Ericsson investors have turned their backs on chief executive Borje Ekholm after they refused to vote against discharging the board liability for supposed ISIS payments, meaning he and other top execs could be held personally liable.
Shareholders representing more than 10 per cent of the tech company’s shares voted against the motion, which means under Swedish law, they can in theory now be sued by the company and its investors.
It comes after more than $5bn (£3.8bn) was wiped from Ericsson’s market value following its explosive admission that it may have made payments to Islamic State (ISIS) based on “unusual expense claims in Iraq” dating back to 2018.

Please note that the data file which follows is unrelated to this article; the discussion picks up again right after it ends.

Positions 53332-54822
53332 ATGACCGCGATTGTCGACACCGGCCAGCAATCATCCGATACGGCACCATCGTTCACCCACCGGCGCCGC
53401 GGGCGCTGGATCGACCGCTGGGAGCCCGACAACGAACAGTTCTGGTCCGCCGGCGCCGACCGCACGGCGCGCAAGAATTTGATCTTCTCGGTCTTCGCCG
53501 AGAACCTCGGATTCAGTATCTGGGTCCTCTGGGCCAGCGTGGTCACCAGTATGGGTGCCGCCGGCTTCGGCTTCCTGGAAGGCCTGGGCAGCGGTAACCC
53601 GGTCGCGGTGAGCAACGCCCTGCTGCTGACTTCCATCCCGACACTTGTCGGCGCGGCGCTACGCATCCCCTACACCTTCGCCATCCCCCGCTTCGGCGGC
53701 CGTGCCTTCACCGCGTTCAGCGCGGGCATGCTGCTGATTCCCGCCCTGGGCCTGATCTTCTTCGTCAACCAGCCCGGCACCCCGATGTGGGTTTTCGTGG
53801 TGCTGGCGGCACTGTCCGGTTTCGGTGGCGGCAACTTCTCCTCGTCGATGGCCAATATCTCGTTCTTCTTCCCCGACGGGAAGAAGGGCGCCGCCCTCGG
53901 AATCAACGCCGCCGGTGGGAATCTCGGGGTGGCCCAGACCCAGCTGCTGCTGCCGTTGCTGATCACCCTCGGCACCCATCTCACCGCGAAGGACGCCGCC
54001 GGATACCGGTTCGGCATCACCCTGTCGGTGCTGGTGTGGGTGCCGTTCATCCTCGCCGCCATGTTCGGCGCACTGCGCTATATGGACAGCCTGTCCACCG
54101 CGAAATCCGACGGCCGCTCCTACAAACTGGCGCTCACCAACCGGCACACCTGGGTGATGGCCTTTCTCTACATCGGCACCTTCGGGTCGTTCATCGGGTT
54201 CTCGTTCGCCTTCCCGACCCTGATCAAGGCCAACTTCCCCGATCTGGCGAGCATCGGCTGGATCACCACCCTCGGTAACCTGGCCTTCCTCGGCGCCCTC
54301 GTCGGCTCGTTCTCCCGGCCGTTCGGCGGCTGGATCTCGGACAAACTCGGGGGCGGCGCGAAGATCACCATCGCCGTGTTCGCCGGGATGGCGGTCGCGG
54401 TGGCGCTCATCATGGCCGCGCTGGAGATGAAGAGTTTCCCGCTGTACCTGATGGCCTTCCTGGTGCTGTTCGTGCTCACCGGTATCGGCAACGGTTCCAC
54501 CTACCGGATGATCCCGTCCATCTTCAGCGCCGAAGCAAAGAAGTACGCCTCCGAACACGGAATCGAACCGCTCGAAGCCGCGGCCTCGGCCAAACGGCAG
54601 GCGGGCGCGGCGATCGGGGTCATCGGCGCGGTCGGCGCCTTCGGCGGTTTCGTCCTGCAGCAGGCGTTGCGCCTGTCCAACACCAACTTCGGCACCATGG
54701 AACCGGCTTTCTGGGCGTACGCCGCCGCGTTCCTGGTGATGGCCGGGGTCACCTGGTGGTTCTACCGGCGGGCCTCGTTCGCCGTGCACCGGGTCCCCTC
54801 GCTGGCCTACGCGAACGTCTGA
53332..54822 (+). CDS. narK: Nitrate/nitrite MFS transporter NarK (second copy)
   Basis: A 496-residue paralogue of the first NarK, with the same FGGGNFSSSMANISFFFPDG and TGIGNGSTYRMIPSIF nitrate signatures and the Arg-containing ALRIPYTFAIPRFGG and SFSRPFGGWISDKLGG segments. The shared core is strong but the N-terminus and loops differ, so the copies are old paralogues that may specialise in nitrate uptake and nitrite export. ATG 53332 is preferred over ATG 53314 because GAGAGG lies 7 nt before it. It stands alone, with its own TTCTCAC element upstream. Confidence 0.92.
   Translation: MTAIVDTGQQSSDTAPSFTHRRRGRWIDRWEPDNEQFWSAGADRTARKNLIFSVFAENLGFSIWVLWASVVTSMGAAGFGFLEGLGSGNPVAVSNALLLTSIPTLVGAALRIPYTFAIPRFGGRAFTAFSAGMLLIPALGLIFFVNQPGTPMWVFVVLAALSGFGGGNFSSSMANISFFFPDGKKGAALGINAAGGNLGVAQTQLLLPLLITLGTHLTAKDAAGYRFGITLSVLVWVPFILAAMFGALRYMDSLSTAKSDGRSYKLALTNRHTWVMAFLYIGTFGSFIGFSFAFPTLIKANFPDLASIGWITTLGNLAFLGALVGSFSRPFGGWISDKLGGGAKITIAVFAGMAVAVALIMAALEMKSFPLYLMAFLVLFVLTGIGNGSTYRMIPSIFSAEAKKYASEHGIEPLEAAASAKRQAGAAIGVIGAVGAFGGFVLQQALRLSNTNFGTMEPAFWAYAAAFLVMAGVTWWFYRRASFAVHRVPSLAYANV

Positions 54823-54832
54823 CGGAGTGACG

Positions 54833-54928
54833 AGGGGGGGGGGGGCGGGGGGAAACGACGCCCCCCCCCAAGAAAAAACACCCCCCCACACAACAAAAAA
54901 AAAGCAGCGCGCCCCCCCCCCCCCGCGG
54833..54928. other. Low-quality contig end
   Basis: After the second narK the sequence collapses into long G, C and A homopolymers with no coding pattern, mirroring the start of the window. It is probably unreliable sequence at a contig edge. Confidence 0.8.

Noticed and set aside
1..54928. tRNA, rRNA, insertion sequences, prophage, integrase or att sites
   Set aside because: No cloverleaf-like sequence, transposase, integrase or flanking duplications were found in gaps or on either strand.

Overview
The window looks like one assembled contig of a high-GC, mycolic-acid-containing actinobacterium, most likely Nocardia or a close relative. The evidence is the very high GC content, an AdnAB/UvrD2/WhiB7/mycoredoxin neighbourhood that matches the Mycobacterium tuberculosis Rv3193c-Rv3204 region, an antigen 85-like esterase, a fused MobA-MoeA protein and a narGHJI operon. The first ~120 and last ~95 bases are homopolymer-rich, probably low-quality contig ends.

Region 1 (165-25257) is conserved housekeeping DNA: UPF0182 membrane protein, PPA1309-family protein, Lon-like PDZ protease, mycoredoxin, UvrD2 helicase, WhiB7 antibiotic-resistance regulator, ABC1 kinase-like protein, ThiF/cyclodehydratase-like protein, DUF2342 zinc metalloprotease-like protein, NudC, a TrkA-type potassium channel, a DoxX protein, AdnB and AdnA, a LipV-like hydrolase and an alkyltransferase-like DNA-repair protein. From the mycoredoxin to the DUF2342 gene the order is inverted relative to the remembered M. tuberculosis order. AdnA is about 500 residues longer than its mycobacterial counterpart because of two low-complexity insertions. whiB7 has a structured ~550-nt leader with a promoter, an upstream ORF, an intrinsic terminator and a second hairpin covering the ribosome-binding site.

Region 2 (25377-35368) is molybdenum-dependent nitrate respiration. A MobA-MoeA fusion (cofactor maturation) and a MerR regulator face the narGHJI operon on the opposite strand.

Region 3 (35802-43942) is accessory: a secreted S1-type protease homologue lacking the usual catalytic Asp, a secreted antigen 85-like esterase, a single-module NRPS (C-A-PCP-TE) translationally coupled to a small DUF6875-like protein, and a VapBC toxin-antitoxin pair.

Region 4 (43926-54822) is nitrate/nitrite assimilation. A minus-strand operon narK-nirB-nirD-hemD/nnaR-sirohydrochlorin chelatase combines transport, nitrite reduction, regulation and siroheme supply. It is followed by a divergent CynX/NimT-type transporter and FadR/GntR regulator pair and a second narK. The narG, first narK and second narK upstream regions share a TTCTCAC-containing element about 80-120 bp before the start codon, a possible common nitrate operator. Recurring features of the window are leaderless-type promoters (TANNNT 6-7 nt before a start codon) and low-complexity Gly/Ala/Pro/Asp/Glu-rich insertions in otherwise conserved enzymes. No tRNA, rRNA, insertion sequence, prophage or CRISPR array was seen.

In a lengthy statement on the website, it said that during an internal investigation it identified payments made to intermediaries, as well as the use of alternate transport routes in connection with “circumventing Iraqi Customs at a time when terrorist organizations, including ISIS, controlled some transport routes”.
On top of this, the US Department of Justice (DoJ) said the company was in breach of a 2019 deferred prosecution agreement for failing to inform authorities of potential misconduct it had uncovered there. Investors were miffed after they were not given any information about the company probe until news broke in the media.
Both Ericsson Chairman Ronnie Leten and Ekholm said they could not give any further information about the investigation.
Nonetheless, shareholders approved Ekholm’s reappointment as CEO, as well as the board.